Niou recounted the cold winter night when the tenants were locked out of their homes without explanation. Even Niou’s office couldn’t obtain clear answers then, she added. Then, after a vacate order was issued, lengthy construction to rebuild the deteriorated and dangerous stairway was delayed after asbestos was found. Asbestos abatement and further construction led to more delays. Meanwhile, tenants at 85 Bowery had to leave behind their belongings and find shelter. Betesh eventually paid for rooms at a hotel in Brooklyn and later at the Wyndham Garden Chinatown, where tenants are currently housed until their return home.

“Since the beginning of this nightmare,” Niou said, “we’ve stood with the tenants and we will continue to stand with them making sure that all of these agreements are met.”

The Bowery tenants have fought for months to return back to their homes, and prior to that, had been in litigation with their landlord over other issues. The tenants and organizers became frustrated with D.O.B., as well, though a department spokesperson has said previously construction workers are on site six days a week and that the agency has been committed to holding Betesh accountable.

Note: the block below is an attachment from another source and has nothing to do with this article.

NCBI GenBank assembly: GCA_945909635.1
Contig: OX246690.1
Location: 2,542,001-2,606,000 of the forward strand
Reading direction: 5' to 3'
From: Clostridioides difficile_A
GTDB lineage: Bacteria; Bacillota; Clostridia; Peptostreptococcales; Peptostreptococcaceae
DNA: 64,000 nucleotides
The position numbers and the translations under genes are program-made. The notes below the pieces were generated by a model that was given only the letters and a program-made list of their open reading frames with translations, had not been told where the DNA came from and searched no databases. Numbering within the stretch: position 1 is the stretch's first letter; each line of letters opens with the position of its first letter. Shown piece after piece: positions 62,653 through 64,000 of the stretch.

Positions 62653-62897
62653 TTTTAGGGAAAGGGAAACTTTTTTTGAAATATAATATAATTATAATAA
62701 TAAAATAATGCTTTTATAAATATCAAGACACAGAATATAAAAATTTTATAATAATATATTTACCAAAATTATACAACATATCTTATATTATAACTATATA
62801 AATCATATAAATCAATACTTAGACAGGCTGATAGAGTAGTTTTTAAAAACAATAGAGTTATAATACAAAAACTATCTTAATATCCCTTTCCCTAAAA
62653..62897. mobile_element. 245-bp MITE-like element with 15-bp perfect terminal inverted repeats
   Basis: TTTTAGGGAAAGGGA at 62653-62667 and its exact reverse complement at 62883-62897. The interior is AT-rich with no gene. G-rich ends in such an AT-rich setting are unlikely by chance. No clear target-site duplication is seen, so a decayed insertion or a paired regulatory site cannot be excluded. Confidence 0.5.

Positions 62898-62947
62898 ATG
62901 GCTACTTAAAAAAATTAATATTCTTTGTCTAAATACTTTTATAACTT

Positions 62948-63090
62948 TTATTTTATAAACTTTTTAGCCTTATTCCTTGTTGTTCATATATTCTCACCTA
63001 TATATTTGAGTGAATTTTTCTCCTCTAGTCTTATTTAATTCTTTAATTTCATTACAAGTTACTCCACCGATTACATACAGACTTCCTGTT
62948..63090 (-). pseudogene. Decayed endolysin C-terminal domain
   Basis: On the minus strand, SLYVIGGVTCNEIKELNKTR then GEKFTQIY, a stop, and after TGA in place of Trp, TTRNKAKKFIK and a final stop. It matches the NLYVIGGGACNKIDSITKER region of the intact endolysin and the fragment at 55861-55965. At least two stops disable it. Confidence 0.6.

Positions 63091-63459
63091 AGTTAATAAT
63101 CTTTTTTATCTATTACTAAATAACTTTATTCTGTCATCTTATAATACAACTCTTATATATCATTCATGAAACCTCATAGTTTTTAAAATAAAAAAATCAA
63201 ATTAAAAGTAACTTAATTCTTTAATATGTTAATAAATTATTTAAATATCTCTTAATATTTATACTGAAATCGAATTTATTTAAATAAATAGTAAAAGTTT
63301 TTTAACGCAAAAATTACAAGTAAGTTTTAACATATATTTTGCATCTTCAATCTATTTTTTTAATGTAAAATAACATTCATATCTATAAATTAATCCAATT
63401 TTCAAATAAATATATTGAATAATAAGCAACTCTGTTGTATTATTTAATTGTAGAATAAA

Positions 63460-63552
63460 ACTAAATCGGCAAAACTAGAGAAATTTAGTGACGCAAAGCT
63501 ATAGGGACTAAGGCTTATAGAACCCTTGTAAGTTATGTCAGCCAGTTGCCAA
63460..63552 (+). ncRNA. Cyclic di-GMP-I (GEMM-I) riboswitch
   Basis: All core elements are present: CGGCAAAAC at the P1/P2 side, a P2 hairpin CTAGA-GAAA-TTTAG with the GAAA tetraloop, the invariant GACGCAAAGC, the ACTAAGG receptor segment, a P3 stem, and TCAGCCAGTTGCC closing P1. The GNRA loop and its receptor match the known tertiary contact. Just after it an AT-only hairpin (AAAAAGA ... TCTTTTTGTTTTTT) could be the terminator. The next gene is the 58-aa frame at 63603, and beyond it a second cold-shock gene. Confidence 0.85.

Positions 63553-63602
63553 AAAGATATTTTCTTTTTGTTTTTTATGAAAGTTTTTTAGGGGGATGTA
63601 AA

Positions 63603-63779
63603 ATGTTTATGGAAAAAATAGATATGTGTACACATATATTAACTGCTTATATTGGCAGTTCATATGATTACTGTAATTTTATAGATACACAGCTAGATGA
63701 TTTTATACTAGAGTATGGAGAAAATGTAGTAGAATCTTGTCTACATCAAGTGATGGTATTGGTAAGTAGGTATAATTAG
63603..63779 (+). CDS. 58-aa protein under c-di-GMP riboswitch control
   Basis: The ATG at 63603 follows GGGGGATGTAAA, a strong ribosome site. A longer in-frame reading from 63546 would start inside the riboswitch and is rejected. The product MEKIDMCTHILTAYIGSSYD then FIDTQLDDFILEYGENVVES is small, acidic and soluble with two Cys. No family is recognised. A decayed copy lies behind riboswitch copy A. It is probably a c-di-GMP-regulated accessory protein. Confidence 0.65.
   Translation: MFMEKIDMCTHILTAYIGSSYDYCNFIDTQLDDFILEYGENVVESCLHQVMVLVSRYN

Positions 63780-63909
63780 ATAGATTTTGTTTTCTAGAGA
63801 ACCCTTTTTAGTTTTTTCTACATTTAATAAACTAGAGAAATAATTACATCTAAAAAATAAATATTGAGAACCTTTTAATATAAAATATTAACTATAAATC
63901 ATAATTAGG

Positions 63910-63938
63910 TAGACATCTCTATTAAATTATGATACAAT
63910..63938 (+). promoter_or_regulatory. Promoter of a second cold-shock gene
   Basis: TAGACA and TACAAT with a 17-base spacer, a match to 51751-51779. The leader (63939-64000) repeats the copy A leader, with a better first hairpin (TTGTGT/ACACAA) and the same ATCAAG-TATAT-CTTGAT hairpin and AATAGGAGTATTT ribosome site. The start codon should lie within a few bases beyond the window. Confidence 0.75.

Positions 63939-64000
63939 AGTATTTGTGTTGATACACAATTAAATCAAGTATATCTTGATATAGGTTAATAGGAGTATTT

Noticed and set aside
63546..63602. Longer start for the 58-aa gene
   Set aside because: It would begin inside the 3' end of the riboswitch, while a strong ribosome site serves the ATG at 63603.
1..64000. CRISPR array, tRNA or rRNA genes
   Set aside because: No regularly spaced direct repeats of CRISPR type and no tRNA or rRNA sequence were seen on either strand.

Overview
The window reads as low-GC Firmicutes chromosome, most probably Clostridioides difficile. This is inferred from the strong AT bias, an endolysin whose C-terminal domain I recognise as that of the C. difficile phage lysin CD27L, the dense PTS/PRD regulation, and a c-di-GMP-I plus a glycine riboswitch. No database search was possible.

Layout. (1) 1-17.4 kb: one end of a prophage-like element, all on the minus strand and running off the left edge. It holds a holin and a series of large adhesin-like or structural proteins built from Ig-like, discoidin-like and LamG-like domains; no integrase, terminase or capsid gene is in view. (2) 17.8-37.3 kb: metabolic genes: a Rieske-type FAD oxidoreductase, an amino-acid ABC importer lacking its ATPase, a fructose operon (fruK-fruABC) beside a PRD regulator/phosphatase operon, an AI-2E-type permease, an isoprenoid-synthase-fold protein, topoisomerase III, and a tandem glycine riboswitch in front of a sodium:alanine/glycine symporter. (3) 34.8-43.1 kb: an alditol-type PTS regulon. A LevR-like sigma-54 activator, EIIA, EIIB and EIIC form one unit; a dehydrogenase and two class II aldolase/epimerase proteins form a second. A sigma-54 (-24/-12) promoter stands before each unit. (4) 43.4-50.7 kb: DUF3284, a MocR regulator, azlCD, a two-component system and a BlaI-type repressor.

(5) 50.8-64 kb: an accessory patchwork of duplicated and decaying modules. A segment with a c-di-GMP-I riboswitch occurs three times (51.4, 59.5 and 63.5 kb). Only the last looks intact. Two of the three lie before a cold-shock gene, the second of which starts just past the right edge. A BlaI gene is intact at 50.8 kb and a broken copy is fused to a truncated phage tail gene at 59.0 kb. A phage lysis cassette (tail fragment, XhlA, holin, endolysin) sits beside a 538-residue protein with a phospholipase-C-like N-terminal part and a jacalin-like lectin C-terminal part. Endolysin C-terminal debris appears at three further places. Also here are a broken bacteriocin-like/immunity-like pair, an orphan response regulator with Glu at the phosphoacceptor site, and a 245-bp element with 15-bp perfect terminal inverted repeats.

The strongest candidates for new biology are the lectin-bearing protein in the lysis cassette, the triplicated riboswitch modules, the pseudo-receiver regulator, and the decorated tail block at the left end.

The tenants organized a hunger strike in February outside of the offices of the Department of Housing Preservation and Development and a second one at the end of May in front of City Hall. The hope for the latter was that the mayor would enforce a return date for the tenants. One of the mayor’s only public comments on the matter was on “The Brian Lehrer Show” on WNYC in mid-April, calling it a “thorny case” and saying he didn’t know “why it took so long for this to be acted on.”

Assemblymember Yuh-Line Niou said that, although the Bowery tenants have won a major victory, tenant displacement is a problem that continues citywide and that more affordable housing is needed.